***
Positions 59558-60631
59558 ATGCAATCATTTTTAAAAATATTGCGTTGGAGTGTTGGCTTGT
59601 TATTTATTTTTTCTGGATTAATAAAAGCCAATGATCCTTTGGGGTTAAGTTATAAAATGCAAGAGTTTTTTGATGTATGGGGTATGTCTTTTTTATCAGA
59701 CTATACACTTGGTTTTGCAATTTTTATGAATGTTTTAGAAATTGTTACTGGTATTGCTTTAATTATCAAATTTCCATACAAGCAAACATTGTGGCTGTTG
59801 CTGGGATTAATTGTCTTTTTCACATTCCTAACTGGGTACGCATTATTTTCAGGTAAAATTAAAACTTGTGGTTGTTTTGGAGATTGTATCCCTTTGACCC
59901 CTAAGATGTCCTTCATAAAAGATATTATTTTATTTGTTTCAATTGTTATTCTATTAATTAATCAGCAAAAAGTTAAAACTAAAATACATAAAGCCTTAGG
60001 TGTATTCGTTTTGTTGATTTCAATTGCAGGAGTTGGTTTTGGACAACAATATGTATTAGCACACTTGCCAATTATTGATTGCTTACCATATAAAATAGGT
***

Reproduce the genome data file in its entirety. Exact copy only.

Positions 59558-60631
59558 ATGCAATCATTTTTAAAAATATTGCGTTGGAGTGTTGGCTTGT
59601 TATTTATTTTTTCTGGATTAATAAAAGCCAATGATCCTTTGGGGTTAAGTTATAAAATGCAAGAGTTTTTTGATGTATGGGGTATGTCTTTTTTATCAGA
59701 CTATACACTTGGTTTTGCAATTTTTATGAATGTTTTAGAAATTGTTACTGGTATTGCTTTAATTATCAAATTTCCATACAAGCAAACATTGTGGCTGTTG
59801 CTGGGATTAATTGTCTTTTTCACATTCCTAACTGGGTACGCATTATTTTCAGGTAAAATTAAAACTTGTGGTTGTTTTGGAGATTGTATCCCTTTGACCC
59901 CTAAGATGTCCTTCATAAAAGATATTATTTTATTTGTTTCAATTGTTATTCTATTAATTAATCAGCAAAAAGTTAAAACTAAAATACATAAAGCCTTAGG
60001 TGTATTCGTTTTGTTGATTTCAATTGCAGGAGTTGGTTTTGGACAACAATATGTATTAGCACACTTGCCAATTATTGATTGCTTACCATATAAAATAGGT